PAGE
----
By Michael P. Buffer, The Citzens’ Voice
WILKES-BARRE — The Wilkes-Barre Area School District submitted an application to the city zoning hearing board for the expansion of Kistler Elementary School in South Wilkes-Barre.
The district plans to build a $15 million addition at the school to provide space for seventh and eight grades.
A zoning hearing on the application is scheduled to be held on July 20.
The Kistler addition — along with a plan to build a new consolidated high school in downtown Wilkes-Barre for grades 9-12 — will allow Meyers High School in South Wilkes-Barre to be closed in about four years.
Meyers is located across from Kistler on Old River Road and is used for grades 7-12.
The district is seeking a special exception to allow the addition in a residential district and a variance to increase the maximum building height in the R-1 district from 35 feet, 2.5 stories, to 51 feet, 3 stories.
The district also seeks a variance to increase the maximum driveway width from 20 feet to 32 feet and a variance to reduce the minimum number of parking spaces from 304 to 199. The proposed parking plan would increase off-street parking from 53 spaces to 199 spaces, according to the zoning application.
The district plans to merge Coughlin High School with Meyers in a new high school facility built on the Coughlin site in downtown Wilkes-Barre. The cost of the new high school is projected at $82 million.
The district plans to demolish Coughlin’s main building and annex after a new location for Coughlin’s 11th and 12th grades is available.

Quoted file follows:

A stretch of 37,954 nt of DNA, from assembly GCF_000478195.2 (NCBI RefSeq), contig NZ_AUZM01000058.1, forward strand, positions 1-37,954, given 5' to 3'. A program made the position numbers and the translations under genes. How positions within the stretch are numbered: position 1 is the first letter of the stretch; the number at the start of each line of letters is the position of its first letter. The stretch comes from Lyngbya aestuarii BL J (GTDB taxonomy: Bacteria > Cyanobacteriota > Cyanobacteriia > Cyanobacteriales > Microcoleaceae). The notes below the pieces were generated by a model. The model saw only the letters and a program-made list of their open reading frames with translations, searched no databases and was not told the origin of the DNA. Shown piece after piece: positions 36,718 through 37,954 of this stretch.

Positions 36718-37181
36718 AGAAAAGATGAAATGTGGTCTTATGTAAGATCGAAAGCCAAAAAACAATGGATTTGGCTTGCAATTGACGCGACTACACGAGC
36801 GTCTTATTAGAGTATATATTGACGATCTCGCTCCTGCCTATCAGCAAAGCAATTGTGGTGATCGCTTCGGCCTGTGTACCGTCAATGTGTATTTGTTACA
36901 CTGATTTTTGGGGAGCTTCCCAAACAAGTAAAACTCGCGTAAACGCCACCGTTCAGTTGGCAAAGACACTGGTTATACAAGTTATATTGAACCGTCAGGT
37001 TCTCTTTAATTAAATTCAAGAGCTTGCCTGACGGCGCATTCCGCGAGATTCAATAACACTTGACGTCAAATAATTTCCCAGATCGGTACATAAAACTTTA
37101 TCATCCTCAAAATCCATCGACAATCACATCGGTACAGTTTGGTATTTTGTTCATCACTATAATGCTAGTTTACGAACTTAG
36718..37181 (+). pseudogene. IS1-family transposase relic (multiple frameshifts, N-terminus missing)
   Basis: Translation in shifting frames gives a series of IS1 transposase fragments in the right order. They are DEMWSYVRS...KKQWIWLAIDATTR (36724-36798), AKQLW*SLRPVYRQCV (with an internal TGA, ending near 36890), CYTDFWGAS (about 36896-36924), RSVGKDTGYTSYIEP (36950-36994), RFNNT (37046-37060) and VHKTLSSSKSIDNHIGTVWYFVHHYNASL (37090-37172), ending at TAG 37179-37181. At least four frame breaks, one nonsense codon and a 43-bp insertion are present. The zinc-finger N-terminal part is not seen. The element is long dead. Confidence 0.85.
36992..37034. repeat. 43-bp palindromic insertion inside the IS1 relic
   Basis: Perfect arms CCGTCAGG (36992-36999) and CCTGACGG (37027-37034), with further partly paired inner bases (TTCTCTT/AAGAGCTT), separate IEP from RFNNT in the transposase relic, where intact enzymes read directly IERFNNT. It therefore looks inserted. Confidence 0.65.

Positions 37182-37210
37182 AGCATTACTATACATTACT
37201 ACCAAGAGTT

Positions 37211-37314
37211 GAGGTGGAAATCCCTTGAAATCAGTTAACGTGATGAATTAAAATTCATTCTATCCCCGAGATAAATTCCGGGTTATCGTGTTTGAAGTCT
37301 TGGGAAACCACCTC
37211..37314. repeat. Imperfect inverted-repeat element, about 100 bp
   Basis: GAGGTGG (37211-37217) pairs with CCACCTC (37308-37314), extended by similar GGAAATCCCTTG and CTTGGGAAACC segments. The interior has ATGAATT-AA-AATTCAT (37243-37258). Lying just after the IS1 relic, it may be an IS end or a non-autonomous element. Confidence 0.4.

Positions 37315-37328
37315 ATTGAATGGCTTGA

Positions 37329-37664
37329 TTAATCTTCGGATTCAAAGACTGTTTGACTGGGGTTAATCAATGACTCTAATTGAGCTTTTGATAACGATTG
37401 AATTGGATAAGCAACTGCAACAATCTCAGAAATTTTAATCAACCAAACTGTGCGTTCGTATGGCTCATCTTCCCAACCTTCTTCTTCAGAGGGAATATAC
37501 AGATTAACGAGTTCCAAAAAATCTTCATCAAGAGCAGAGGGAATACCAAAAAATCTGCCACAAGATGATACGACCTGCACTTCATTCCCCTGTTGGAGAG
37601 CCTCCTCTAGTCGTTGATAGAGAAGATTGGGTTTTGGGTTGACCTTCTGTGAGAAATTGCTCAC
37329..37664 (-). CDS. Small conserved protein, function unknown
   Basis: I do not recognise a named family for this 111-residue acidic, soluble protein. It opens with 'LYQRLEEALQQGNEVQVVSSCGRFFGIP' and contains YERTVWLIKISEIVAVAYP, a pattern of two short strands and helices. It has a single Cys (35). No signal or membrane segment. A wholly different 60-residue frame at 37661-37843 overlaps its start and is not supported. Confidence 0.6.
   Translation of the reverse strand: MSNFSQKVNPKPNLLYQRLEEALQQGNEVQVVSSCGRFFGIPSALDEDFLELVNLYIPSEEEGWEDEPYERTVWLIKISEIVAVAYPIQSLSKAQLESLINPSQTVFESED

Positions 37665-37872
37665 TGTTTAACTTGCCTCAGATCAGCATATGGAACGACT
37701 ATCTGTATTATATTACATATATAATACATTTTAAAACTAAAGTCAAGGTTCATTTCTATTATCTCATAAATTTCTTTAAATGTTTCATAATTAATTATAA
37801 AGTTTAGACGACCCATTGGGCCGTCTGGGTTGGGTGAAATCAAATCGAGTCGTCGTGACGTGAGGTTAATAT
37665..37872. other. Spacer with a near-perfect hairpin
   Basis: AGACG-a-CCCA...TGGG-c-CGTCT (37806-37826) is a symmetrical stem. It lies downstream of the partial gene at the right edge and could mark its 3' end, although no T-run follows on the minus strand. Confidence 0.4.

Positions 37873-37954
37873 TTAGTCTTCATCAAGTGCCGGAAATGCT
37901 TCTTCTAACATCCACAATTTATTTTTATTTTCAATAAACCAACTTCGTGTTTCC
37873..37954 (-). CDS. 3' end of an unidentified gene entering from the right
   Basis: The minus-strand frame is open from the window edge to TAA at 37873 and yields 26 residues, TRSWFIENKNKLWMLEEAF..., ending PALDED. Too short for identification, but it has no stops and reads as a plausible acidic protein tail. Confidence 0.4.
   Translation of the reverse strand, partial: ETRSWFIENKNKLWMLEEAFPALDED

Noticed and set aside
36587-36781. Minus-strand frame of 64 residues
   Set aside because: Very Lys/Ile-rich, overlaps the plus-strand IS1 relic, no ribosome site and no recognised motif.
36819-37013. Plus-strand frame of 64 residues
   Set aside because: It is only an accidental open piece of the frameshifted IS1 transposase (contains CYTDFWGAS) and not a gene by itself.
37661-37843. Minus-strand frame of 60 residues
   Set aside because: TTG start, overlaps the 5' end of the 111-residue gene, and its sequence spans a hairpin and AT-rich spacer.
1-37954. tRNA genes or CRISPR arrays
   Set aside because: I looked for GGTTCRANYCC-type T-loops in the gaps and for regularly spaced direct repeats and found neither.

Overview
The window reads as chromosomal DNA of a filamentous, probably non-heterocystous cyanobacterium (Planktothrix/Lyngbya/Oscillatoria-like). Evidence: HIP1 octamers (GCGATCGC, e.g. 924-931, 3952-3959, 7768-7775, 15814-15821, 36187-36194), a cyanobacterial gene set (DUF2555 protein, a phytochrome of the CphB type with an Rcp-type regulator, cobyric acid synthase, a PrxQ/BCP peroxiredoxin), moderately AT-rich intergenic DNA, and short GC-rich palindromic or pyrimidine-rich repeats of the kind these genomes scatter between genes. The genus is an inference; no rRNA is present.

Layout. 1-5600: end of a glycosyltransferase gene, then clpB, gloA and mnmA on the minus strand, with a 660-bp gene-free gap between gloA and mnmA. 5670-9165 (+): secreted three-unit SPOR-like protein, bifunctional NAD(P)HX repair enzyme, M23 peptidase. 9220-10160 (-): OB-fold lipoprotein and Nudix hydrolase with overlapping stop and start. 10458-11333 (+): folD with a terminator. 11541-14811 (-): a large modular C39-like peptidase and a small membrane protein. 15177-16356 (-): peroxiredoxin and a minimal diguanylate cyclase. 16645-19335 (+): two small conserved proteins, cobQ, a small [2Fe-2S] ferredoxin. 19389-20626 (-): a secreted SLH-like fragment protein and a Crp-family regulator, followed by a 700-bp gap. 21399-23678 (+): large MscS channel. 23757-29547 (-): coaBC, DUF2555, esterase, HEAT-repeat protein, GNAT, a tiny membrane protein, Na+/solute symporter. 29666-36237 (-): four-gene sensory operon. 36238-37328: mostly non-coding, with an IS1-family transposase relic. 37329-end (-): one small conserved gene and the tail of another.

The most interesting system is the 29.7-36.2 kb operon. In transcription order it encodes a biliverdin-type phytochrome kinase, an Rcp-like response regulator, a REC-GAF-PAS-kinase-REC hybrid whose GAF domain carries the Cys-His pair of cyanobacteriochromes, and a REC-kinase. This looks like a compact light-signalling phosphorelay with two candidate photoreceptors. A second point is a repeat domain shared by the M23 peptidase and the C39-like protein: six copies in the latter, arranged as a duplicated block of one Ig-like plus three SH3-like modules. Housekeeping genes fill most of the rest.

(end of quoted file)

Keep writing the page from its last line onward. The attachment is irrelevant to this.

In January, the district closed Coughlin’s main building and moved the 11th and 12th grades into the annex and the ninth and 10th grades into the renovated Mackin school in the city’s East End.
Coughlin’s 11th and 12th grades may end up in the Times Leader newspaper building, which is next to the annex. According to a proposal from developer John Panzitta, his company would buy the old newspaper building, renovate the facility for school use and then lease space inside to the school district as a tenant. A 20-year lease with extensions would cost the district more than $13 million for the first 20 years.
The zoning hearing board will have to approve the plans to use the Times Leader building as a school and to build a new school on the 3.7-acre Coughlin lot because the properties are zoned for commercial use. A zoning hearing on those plans is expected in August, school district solicitor Ray Wendolowski said.
Coughlin’s main building and annex were grandfathered as exempt because they were built prior to the commercial zoning designation.